The atmosphere at Camp Randall Stadium is not so much intimidating as much as it is fun. Same with Penn State. Those are two of the loudest stadiums they have played in and they try to use the energy from the crowd to their advantage.
He remembers “Jump Around” at the end of the third quarter last time when he was a freshman. Hopefully won’t be as loud because they’ll be winning, he said.
This group is hungry enough to put in the work to go undefeated. They are all in and he has no doubts they can do it.
Defensive lineman John Simon predicts the most physical team will win in Madison. They know the Badgers are going to try to run up the middle against them, and they have to stop it.
This is a huge game and hostile territory. fans are crazy and Badgers play very well at home. The Buckeyes are doing all they can to be prepared for challenge, but they are taking it one game at a time as far as going undefeated.
There is a light at the end of the tunnel, but they have two of their toughest tests coming at the end so they have to be prepared for each one of them and leave nothing to chance.
Cornerback Travis Howard says they figure on seeing a big running game from the Badgers and it will come down to which team is the most physical.
They should be able to put the corners on an island and stack the box to stop the run without worrying about how he and Bradly Roby will hold up.
Howard thinks it is “fabulous” to hear Meyer say he and Roby are one of the best cornerback tandems he has coached because he knows Meyer had some tremendous guys at Florida. Howard feels like Meyer’s pushing them to get better every day has been significant in their improvement.
The Buckeyes have a chip on their shoulder but can’t control situation other than to go out and win every game.
That’s what they are trying to do. At the end of the day they can look back and say they accomplished great things but it’s not time for that yet. Wisconsin is most important right now.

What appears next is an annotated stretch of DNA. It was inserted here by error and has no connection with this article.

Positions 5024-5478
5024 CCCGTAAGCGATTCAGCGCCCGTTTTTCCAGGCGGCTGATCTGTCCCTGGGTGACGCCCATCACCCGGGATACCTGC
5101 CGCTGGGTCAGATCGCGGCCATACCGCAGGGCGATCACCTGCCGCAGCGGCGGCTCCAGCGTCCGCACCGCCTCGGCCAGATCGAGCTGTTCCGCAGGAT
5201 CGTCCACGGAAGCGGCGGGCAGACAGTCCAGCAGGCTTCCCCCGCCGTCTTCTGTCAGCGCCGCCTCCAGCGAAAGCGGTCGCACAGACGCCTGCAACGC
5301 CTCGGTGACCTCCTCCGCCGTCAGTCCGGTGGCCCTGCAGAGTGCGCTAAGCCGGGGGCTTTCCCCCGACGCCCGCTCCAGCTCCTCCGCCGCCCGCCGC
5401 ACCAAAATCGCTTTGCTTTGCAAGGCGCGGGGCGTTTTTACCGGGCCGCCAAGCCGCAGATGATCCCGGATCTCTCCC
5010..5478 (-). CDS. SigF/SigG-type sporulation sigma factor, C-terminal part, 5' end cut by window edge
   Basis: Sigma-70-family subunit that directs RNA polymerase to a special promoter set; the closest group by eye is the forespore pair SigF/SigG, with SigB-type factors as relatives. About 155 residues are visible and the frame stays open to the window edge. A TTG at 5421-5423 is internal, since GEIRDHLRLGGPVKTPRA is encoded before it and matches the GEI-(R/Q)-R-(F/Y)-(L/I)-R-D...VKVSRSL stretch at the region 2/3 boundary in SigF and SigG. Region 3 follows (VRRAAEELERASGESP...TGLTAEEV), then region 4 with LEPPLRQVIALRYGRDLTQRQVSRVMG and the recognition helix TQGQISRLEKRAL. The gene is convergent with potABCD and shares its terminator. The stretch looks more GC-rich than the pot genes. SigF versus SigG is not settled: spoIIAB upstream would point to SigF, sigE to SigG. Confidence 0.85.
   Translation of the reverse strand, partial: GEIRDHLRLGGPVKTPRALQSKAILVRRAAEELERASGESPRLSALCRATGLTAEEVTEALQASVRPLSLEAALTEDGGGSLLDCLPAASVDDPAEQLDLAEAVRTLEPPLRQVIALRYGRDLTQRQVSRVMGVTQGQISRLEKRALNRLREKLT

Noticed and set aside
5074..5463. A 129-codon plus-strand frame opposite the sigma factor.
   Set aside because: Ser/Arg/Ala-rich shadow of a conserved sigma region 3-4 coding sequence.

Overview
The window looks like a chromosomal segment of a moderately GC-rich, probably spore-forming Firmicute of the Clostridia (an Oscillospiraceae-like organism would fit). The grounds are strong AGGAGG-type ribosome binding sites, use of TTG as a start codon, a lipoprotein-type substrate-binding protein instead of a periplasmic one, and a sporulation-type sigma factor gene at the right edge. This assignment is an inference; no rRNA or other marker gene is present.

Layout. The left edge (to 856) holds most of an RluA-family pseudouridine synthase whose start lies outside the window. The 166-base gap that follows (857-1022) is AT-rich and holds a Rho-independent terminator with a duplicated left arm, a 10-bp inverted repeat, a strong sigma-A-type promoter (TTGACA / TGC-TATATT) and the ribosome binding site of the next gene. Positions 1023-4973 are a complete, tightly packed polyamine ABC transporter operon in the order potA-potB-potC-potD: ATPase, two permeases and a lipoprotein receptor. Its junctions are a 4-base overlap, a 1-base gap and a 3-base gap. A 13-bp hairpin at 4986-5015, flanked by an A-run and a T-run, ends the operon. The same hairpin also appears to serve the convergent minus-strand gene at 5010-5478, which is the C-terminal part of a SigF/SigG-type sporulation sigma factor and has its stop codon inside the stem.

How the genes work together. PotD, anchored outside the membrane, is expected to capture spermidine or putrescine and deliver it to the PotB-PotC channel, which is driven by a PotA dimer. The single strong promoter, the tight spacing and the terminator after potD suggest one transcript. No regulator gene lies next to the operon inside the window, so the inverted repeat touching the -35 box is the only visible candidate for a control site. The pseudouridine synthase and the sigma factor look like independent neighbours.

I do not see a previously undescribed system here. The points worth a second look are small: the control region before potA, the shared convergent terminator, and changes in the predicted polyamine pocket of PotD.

Defense, however, has been what Ohio State has hung its hat on for much of the past decade.
And, by the way, that defense was pretty bad at times last year. It almost went unnoticed because of the handwringing about the offense that gave way almost immediately to euphoria about the new scheme Meyer would bring in, but there were times injuries and youth reduced the 2011 Buckeye stop troops to near helplessness.
Now most of that group is back, for better or for worse, so what did we see in spring to make us think it will be better?
Well there were the more svelte bodies, for one. John Simon went from ripped to super ripped, inspiring second thoughts about the idea he is not quite suited to play the standup Leo rush end position. Johnathan Hankins came back having dropped a few more pounds, too, meaning he should be able to go strong for longer periods of time.
Having the two best players from last season in better shape seems to be a good starting point, but are there pieces available to supplement what they can do well?
That remains to be seen.
The line wasn’t bad last season, but it was somewhat limited by lack of athleticism. There were four stout starters, but only Simon had the quickness to scare opposing pass protectors. He looked even better in the spring, but the jury is still out on the issue of finding him help.
Steve Miller showed some potential in his first spring in the program. He bulked up a bit and seems to have the ability to get around the edge, but he is still raw when it comes to moves. He will need to keep getting stronger and to supplement his quickness with some kind of counter to keep offensive linemen from cheating outside on him.
Michael Bennett, another sophomore like Miller, also had a strong spring as the new strong side defensive end. He replaced Adam Bellamy, a very solid contributor last season, and I think he can be a more disruptive force because of his long arms and greater quickness. Bellamy is tenacious and tough and should remain a guy worthy of playing time, but Bennett has a lot of upside.
The new starter might be more suited to the 3-technique than the 5 where they had him in the spring, however, and just maybe he’ll end up there depending on how everything else shakes out. Garrett Goebel returns at nose guard with Hankins at the 3-technique, but I still think the best lineup slides Goebel to reserve status with Hankins anchoring the middle and Bennett holding down a guard-tackle gap. That would coincided with moving Simon back on the strong side with someone new – such as Miller – at Leo. Of course that Leo could be someone old, too, depending on the status of Nathan Williams, a senior who missed spring ball while recovering from significant knee surgery. He was the best outside rusher on the team before he got hurt, but what he’ll be able to do (and when) this fall remains to be seen. Help could also come from a group of freshmen comprised of Se’Von Pittman (who was here in spring but also slowed by a knee problem), Noah Spence or Adolphus Washington. Pittman and Washington could both start on the weak side before growing into strong-side (5-technique) guys while Spence is considered a pure speed pass rusher.